Jet lag had made us get up early so we were out and about searching for breakfast. We wandered a couple of backstreets, coming across yet another church, before settling on Le Petit Château – a cafe beside Château Frontenac. The guy seated us outside, but given it was pretty cold in the shade we opted to go inside after ordering. I went for blueberry crepes, while Claire went for the american version of crepes what we know as pancakes but in french it is Crepe Americain. I don’t know why they don’t just call it big fat crepe. Both meals weren’t anything special, but the fed the hungry belly and my morning needs were attended to with frequent if not acceptable to an Australian coffee.
We realised that the Citadelle opened at 9am and decided that we would try to do a tour of the grounds hoping that it finished in time for the Changing of the Guard at 10am. Quebec is the only fortified city in North America and the entrance to the Citadelle is near one of the gates. We walked huffing and puffing up the hill and arrived just in time to see the two guards in the front performing a change over. In Australia it would be all G’day mate, I’m here, high five each other and swap. Canada has adopted the stuffy british approach of lots of grunting, marching and precision stepping. It shows discipline I guess.
The tour was starting in 5 minutes after we bought our tickets, so we checked out the shop, coveting some wooden practise guns that we could never take back to Australia, took some photos of us with a fake picture of Batisse the Royal Goat and then admired some of the soldiers performing some routines on the grounds.
The tour guide was a female french Canadian who was a really good tour guide. She showed us the barracks where the guards live, the mess hall, the armoury that is now a museum, some tanks and guns – painted in colours meant to represent if they were caught in the war and brought back to Canada or if they were original weapons. We walked up to the top of the Citadelle for views of the entire star shaped complex, then walked to the other side to take photos yet again of the iconic Château Frontenac and St Lawrence River. Our tour guide found it so important to tell us “It was always a hotel – never a castle” that she mentioned it multiple times. The way she said it amused us so much that we reused this saying everywhere we went for the rest of the holiday. By then it was time for the Changing of the Guard in the middle of the Citadelle.
It is quite an odd experience as an Australian who has lived in the UK to see something as British as Royal Guards in Busby’s shouting commands in French in North America. It’s quite a magnificent sight to see the bright red, the perfectly polished shoes and the black pants against the backdropped beauty of the Château. It starts with a trumpeter and then proceeds to lots of marching by soldiers, a band marching and most amusingly a goat marching. The goat (called Batisse) was given to the Royal Guard by Queen Elizabeth in 1955 and has marched ever since (of course the one we saw wasn’t the original gift but a descendant). There are announcements over a loud speaker to explain what was going on, but I found it quite difficult to hear. We got a good 35 minutes of marching which we enjoyed.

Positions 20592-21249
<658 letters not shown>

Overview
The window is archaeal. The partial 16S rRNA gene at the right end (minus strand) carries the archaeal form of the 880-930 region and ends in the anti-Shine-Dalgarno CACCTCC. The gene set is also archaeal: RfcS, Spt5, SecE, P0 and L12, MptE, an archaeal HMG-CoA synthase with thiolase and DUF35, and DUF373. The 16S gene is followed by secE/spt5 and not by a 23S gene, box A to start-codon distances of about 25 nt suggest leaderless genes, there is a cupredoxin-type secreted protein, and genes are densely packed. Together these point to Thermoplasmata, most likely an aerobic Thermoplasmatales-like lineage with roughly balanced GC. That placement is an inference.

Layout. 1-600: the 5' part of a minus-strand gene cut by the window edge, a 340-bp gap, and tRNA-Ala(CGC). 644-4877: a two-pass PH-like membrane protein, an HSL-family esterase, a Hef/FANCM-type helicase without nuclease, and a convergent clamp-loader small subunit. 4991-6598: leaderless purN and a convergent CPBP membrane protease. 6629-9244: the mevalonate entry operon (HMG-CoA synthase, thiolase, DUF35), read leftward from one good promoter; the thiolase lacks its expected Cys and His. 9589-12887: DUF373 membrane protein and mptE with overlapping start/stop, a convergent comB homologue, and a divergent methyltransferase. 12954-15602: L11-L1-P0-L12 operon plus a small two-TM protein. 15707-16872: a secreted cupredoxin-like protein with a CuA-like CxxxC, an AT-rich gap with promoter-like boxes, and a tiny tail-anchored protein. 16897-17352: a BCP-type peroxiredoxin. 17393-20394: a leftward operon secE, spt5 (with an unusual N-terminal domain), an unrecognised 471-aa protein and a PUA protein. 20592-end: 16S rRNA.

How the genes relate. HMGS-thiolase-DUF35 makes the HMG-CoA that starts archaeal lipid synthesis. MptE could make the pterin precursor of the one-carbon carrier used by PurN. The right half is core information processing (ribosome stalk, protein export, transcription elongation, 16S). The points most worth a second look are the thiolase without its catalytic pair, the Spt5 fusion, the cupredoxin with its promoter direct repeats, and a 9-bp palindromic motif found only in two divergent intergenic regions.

Once we had finished at the Citadelle we walked around the town again and stopped for lunch at the Chic Shack. Poutine was the only thing we had eyes for, so decided to try what they called the 2.0 version – La Fumee, which contained Smoked meat, Chic Sauce, cheese curds, Swiss cheese, pickled onions and fresh herbs. Of course, the perfect drink match for something that “healthy” is to select a Salted Maple Caramel milkshake which was delicious. We sat outside in the sun on the square and watched busloads of tourists wander around trying to pick where they were from.
By this point we were utterly knackered physical and jet lag wise so ended up sleeping for quite a few hours. It was raining when we got up, which was a really atmospheric view from our hotel (never a castle) turrets. We decided to go hunting for dinner down in the lower old town area, so walked down the hill instead of taking the funicular. It’s hard to go anywhere in Quebec City without taking photos of the Château and this walk was no different. We had a bit of trouble deciding what to have for dinner – all I knew was that I needed some vegetables to circumvent the amount of poutine we were eating. We had a bit of fun playing in the street art around the town, but couldn’t find anything that took our fancy. In desperation to escape the rain that was about to pelt down, we decided on Thai at a restaurant called Asia. The meal was acceptable, the decor ok, but it all felt much better when we got the last seats and were able to escape the rain while they turned away others at the door. By the time we had finished the rain was still drizzling, but we decided we had enough space in our bellies to try dessert.
I had read about Beavertails being a delicacy in Quebec and was eager to try it. Unlike it’s name it is actually kind of like a light flat long doughnut covered in a topping of your choosing – whether that be Nuttella, Maple Syrup or just cinnamon sugar with lemon. Claire ordered our maple flavoured version while I got us a spot upstairs. We had decided to share one, thinking it would be really heavy and filling, but it was actually really light and easy to eat. IT WAS AMAZING. Beavertails should be franchised all over the world.
Afterwards we dragged our wet asses to the funicular to catch a ride up to the top and our hotel, then it was back for a bath and sleep.
For more photos, check out the Quebec City photo set on Flickr.